Our Animals

KEVIN

FRILLED-NECKED LIZARD

Found in northern Australia. Part of the Dragon family of lizards. It fans out its frilled neck when threatened. This makes the lizard look larger than it actually is.  This helps to scare off predators.

CHEWIE

SALTWATER CROCODILE

Also known as the Estuarine Crocodile. Found in northern Australia. Can grow up to 6-7metres with the strongest bite force of any living animal. They can live up to 100 years. Definitely an animal you don’t want to come face to face with in the water!

ZENA

BLACK – HEADED PYTHON

Found across the northern third of Australia in the arid regions. Non venomous. They kill their prey by constricting. Feeds mainly on reptiles including lizards and other snakes, including venomous snakes but will also eat small mammals. The black head helps it attract the sun and retain heat.

BUBBLEGUM

BLUE TONGUE SKINK

Largest of the skink family. Their large blue tongue is used to scare off predators. Commonly found in our gardens, making them great pest controllers as they feed on snails & other pests. Although harmless, they do have a nasty bite if provoked.

RUSSELL

COASTAL CARPET PYTHON

Found along the East Coast of QLD and Northern NSW. Being a python makes them non venomous, having to rely on constriction to kill their prey. Can grow up to 4m. Great for controlling unwanted guests, such as rats, mice and possums who love to make homes in our ceilings.

HOMER

WOMA PYTHON

Found in arid regions of central and south-west Australia. Can be found in rock crevices and down in burrows. They use their tail as a lure to attract their prey. Feeding mainly on other reptiles such as lizards and other snakes, including venomous snakes.

LICORICE

OLIVE PYTHON

This is Australia’s second largest and heaviest snake, reaching over 4m in length. Found in northern Australia in rocky areas sheltering in caves and rock crevices. Feeds on birds, mammals, rock wallabies, bats and other reptiles including crocodiles.

TIM TAM

SHINGLEBACK SKINK

Found in the southern arid areas of Australia. Also known as a Double Headed Lizard, Pinecone Lizard, Bobtail Lizard and more. It’s tail looks similar to its head which helps to confuse its predators. Feeds on insects, fruits and vegetation.

PINEAPPLE

CENTRAL BEARDED DRAGON

Found in arid regions of Central Australia. They will puff up their beard under their chin when threatened.
Even though the spikes look sharp, they are soft to touch. Feeds on insects, small lizards, fruits and vegetation.

SHELLY

EASTERN LONG NECKED TURTLE

Also known as the Snake neck turtle. The long neck helps them strike out at passing prey. Found in Eastern Australia living in dams, rivers, creeks and lakes. Their carapace (shell) can grow to around 25cm. They mainly feed on fish, tadpoles, insects, frogs and crayfish.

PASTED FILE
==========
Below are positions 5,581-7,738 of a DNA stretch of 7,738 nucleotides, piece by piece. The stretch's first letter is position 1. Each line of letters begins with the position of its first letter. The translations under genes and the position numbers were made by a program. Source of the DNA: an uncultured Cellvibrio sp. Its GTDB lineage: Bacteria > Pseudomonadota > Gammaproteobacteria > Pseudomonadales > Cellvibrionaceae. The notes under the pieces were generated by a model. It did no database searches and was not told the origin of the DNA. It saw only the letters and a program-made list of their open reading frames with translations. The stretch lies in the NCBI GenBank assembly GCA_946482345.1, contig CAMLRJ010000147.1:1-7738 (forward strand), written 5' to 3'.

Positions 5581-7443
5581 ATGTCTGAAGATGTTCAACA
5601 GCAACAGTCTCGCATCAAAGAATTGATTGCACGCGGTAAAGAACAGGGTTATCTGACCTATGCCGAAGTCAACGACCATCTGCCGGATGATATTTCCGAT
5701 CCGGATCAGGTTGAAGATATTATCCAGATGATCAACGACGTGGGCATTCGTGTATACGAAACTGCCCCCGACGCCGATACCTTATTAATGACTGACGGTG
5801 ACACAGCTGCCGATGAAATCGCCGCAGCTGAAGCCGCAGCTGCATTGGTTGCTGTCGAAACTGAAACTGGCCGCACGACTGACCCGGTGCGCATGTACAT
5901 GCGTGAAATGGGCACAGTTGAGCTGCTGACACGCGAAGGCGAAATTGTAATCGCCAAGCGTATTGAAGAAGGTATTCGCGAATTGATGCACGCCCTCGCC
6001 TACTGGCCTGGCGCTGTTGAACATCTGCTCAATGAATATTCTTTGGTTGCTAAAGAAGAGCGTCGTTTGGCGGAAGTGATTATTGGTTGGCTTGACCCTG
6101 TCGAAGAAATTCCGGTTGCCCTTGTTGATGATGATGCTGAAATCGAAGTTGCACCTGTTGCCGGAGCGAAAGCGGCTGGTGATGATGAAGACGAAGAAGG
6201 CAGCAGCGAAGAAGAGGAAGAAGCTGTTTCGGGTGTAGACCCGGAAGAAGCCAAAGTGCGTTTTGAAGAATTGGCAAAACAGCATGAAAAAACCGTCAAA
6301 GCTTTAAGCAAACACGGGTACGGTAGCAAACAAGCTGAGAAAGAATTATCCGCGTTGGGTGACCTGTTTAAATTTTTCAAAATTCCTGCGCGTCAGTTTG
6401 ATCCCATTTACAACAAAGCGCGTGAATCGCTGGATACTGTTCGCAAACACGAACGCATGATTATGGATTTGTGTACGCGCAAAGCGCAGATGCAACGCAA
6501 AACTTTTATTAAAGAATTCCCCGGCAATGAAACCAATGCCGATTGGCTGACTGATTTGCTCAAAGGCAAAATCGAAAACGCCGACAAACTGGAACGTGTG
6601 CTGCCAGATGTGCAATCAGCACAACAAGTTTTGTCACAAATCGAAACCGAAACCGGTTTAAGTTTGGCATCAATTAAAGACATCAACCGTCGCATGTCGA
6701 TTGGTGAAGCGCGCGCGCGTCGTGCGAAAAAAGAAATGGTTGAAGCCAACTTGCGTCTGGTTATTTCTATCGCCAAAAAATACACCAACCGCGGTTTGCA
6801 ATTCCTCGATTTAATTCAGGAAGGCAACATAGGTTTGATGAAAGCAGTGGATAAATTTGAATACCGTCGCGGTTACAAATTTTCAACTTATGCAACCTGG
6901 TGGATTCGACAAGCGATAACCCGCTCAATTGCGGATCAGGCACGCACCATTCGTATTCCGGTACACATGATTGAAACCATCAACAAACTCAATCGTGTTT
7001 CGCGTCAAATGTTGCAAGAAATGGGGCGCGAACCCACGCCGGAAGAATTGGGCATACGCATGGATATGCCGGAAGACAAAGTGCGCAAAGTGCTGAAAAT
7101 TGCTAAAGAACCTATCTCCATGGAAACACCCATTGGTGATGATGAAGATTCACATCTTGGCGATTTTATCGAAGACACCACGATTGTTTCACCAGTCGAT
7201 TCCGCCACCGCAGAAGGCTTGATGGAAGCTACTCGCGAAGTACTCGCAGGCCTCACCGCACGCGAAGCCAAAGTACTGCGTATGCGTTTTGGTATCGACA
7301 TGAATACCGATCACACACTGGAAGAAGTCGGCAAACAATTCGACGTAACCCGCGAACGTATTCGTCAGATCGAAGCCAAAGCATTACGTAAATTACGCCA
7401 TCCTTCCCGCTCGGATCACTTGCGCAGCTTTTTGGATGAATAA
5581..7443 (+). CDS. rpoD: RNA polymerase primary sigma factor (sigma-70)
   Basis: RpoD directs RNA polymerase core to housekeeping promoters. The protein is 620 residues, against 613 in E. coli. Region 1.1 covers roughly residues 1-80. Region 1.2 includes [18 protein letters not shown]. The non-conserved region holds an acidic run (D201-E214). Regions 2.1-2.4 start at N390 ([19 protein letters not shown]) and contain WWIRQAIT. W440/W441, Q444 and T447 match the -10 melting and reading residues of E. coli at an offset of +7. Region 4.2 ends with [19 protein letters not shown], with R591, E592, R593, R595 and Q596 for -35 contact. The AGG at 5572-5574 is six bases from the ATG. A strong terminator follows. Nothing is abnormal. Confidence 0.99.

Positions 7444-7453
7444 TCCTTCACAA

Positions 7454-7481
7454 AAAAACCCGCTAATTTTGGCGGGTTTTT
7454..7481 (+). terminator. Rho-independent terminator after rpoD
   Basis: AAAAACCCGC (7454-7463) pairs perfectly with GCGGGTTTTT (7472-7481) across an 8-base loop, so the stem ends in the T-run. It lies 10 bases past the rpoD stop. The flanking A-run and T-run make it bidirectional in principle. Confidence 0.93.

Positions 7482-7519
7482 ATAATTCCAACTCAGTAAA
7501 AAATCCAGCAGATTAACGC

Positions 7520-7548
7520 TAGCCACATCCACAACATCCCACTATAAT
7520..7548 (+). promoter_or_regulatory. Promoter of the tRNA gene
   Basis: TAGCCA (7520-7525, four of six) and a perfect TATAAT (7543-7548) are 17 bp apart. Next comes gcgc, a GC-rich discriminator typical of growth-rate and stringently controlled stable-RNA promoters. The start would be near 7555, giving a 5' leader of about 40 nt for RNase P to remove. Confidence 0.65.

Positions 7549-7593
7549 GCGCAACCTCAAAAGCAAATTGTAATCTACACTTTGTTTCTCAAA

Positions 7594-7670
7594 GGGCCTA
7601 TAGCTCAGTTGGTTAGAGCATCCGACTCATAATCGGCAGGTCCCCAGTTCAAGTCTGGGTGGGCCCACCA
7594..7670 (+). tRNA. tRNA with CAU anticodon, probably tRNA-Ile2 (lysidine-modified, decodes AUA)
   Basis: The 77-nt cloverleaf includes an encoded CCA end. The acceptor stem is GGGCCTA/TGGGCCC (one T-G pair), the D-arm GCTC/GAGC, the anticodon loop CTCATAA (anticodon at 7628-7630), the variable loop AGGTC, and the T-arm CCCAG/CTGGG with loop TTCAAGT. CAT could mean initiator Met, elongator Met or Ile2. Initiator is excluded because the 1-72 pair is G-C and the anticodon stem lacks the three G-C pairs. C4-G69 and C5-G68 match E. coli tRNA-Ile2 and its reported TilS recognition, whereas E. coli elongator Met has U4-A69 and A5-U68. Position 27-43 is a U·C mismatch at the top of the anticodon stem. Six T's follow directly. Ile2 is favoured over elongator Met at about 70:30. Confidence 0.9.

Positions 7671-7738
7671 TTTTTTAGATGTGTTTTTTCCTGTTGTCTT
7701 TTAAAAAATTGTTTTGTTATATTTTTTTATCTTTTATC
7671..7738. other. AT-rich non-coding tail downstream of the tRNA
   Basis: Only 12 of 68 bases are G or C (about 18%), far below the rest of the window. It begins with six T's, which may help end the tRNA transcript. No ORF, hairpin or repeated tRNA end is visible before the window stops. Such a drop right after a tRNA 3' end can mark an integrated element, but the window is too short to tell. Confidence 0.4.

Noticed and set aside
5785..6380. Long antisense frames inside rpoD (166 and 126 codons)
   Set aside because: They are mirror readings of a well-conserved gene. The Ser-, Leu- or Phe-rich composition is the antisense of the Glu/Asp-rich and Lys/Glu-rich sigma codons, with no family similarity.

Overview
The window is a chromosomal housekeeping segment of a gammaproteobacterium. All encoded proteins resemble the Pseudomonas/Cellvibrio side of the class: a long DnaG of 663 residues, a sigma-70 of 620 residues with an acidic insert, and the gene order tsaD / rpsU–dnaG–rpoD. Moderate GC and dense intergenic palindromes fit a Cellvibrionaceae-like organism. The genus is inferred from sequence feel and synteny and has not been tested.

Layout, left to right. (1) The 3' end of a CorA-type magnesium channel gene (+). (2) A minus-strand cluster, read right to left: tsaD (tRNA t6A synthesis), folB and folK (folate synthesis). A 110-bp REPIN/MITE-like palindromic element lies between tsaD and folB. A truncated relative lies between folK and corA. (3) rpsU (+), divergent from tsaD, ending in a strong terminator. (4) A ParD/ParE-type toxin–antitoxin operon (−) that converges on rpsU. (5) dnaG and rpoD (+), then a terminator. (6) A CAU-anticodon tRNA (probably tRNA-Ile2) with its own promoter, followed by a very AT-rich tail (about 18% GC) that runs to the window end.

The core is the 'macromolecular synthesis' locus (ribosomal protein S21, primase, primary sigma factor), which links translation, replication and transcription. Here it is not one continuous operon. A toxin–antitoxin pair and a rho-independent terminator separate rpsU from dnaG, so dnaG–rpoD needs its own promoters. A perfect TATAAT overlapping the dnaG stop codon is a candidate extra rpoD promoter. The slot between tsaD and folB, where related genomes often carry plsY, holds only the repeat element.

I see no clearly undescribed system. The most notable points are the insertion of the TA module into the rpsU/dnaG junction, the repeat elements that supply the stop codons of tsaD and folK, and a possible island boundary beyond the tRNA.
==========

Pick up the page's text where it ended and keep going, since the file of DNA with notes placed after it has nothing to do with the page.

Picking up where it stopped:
FREDDO

MAGNIFICENT TREE FROG

Found in the Kimberley region of North Western Australia. Having sticky toe pads allows them to climb vertical objects. Feeds on insects, earthworms and spiders. Has a poisonous fluid sac on top of its head that is not poisonous to humans but deters birds and other predators.

POPPY

RED TAILED BLACK COCKATOO

Found in Western, Central, Northern and some Southern parts of Australia in Eucalyptus Woodlands and Forest areas. Feeds on a variety of seeds, nuts, fruits and insects and larvae. Declining in numbers in some areas due to Deforestation and lack of suitable nesting hollows.

ERNIE

GANG GANG COCKATOO

Live in South Eastern parts of Australia. Live in flocks up to 60 birds Males have the red feathers on their head whereas the female is all grey in colour Feeds on seeds, nuts, fruits and insects.

DORIS

TAWNY FROGMOUTH

Being nocturnal they’re often mistaken for an owl but actually belong to the Nightjar family. Often found sitting in the fork of a tree, their tawny coloured feathers help them to camouflage.  These birds pair for life. Feeds mainly on insects, small mammals and frogs.

BLOSSOM

SQUIRREL GLIDER

Found in Eucalyptus forests and woodlands along the East coast of Australia and into parts of SA. They’re a nocturnal Marsupial Mammal feeding on insects, nectar and pollen as well as sap and resin off the trees. They have a gliding membrane which extends from their front toe to their back foot which allows them to glide up to 50m.

BANJO AND MATILDA

RINGTAIL POSSUMS

Found along the East Coast of Australia Mainly eat flowers, plants, fruits and shrubs. They are nocturnal and build a nest to live in called a “Dray”.

FLUFFY

AUSTRALIAN TARANTULA

Also known as a Bird Eating, Barking or a Whistling Spider. Found in QLD, NSW, WA and SA. Growing up to 9cm with a leg span of up to 23cm, they are the largest spider in Australia. Not deadly to humans.  Females live in a web lined burrow up to 1m deep, whereas the males make a silk webbed retreat under rocks and logs.

CURLY

BUSH STONE CURLEW

A nocturnal, ground dwelling bird. The live in open plains and woodlands, using their colours to camouflage when sitting amongst leaf litter. Although can fly long distances when needed. Has an eerie, high pitched wailing sound which they make at night. Feeds on insects, lizards, seeds and small mammals.